News / Asia

Global Automakers Head to India to Tap into Growing Car Market

Selling inexpensive, compact cars to middle-class Indians helps make up for slumping sales in Western countries

Anjana Pasricha

Several global automakers are heading to India to sell compact cars, as the country turns into one of the world's fastest growing auto markets.  The country is also emerging as a manufacturing hub for small, compact cars.       

Twenty-four-year-old Gaurav Mehta wants to buy a car, but has decided to wait and take his pick from cheap, compact models being introduced to the Indian market this year by companies like Toyota, Honda, and General Motors.  Most of them will cost around $10,000.

"Well with so many cars coming in this price range now, I thought why not wait and look at the other models, also," Mehta said. 

He is among millions of middle-class Indians whom global automakers are eyeing as they target new markets to make up for slumping sales in Western countries.

As India shrugs off the global recession, car sales have been rising quickly.  January's figures were 33 percent higher, compared to the same month last year.

The 1.5 million cars sold in India in 2009 are still far behind China, the world's biggest car market.  But automakers say there is huge potential to be tapped in a country which has about 12 cars per 1,000 people and where a growing economy is propelling larger numbers into the middle class.

Yogendra Pratap, editor of the magazine Auto Bild, says the focus is on inexpensive, small cars which account for four out of every five cars sold in the country.

"All companies have realized that they need to have a good market share in India to survive recessions in the West, and that means that they need to have successful products in India. The other thing that these auto majors have learnt is that, in India, you need to be very cost competitive, because the Indian local manufacturers get out cars which are very cheap and sturdy so they need to design cars which are built keeping the Indian conditions in mind," Pratap said.

In a country where price matters, the compact cars designed for India cost around $8,000 to $10,000.

Society of Indian Automobile Manufacturers Director General Dilip Chenoy explains why small cars are the overwhelming favorites in India.    

"Small cars are within affordable reach and they give you intrinsically a better fuel efficiency and they cost less to maintain, so the overall total cost of ownership of a small car is such that it is very appealing to the Indian customer," Chenoy said.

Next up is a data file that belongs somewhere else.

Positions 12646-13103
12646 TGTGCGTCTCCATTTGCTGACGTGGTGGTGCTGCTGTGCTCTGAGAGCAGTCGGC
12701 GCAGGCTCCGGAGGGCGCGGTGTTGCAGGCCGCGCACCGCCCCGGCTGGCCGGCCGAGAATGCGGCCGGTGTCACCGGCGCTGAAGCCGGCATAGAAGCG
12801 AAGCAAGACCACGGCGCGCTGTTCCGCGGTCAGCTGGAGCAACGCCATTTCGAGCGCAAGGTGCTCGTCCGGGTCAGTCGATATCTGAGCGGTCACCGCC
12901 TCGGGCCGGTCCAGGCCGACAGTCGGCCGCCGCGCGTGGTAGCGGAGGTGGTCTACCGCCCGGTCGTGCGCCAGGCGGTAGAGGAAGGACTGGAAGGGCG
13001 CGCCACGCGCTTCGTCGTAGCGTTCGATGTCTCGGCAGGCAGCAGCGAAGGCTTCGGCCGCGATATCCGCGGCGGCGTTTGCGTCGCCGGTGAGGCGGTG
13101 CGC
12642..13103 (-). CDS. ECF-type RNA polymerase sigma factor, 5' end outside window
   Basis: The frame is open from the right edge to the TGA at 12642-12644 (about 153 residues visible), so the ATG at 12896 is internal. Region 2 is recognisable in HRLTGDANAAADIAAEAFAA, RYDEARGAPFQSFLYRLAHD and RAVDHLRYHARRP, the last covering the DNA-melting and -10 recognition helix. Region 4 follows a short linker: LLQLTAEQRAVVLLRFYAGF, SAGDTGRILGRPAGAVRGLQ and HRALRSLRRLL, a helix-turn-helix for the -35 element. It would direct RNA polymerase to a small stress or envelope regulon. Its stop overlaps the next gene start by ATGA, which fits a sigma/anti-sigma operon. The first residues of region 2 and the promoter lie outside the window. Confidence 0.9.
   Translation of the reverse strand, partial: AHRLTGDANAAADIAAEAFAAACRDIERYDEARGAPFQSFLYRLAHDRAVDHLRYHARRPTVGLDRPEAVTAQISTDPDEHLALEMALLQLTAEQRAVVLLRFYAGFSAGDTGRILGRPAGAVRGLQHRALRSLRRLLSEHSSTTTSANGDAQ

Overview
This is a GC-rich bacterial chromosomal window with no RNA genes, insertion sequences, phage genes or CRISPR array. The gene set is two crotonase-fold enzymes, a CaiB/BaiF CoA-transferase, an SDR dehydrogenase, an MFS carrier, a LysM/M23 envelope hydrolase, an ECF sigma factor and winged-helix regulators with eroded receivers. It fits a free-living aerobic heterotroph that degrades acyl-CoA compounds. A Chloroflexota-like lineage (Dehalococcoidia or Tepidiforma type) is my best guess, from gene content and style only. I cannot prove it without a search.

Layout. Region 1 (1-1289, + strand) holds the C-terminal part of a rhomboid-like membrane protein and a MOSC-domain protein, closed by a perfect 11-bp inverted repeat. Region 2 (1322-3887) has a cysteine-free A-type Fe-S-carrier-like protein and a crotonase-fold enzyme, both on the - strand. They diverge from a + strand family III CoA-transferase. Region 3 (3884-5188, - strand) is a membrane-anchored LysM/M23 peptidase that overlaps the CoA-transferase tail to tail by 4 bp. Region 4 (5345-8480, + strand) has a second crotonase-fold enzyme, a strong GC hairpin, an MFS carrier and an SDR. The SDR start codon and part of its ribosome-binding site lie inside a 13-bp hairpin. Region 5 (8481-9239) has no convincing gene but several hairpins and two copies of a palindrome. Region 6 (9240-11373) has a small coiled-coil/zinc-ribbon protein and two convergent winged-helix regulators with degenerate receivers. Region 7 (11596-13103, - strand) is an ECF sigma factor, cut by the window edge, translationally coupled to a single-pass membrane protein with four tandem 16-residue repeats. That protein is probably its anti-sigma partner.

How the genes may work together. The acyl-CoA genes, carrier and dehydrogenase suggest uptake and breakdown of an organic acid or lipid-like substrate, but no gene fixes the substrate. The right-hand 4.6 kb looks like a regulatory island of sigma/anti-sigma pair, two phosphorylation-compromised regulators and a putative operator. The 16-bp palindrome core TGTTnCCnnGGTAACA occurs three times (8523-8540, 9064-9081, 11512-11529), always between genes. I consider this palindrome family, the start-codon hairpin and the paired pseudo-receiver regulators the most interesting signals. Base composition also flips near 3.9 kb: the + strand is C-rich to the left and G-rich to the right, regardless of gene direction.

Many of these compact cars are not only designed for India - they are also being manufactured in the country, to hold down prices in a market where margins are slim.

Auto analysts say domestic companies such as Tata Motors - which produces the world's smallest car, the Nano - have already demonstrated that India has the engineering skills and low-cost facilities to produce small cars. This has encouraged several global automakers to head to India.  

Yogendra Pratap says some global automakers are expanding existing production facilities and others are making an entry.

"Toyota's second car plant is coming up.  Hyundai already has a second car plant.  Nissan Renault is setting up a huge car plant, and Volkswagen has just set up a car plant.  So the infrastructure is already on the way, the ground has been laid ready for India becoming a global small car hub," Pratap said.

Many automakers also plan to export the small cars produced in India to other countries, as the world focus moves from gas guzzlers to more fuel-efficient vehicles.  This helps them achieve economies of scale and reduce costs.   

Dilip Chenoy says annual car sales in India are set to nearly double, to four million by 2016, while the turnover of the automobile industry is expected to rise to nearly $150 billion.  

"The ambition in India is to reach a kind of a market size of $145 billion by 2016. And, if we have one or two good years, like last year, and next year may turn out to be, we will be on track in achieving this ambition, and we could become a significant player in the automotive industry by 2016," Chenoy said.

But although car manufacturers are hoping to turn in profits in the growing market, many worry that more cars on Indian roads will only worsen congestion in towns and cities, where traffic already moves at a slow pace on crowded roads.

You May Like

VOA Exclusive: Interview With Myanmar President Thein Sein

Thein Sein calls allegations that minority Muslim Rohingya are fleeing alleged torture in Rakhine state a media fabrication More

Video Better Protective Suit Sought for Ebola Caregivers

Current suit is uncomfortable, requires too many steps for removal, increasing chance of deadly contact with virus More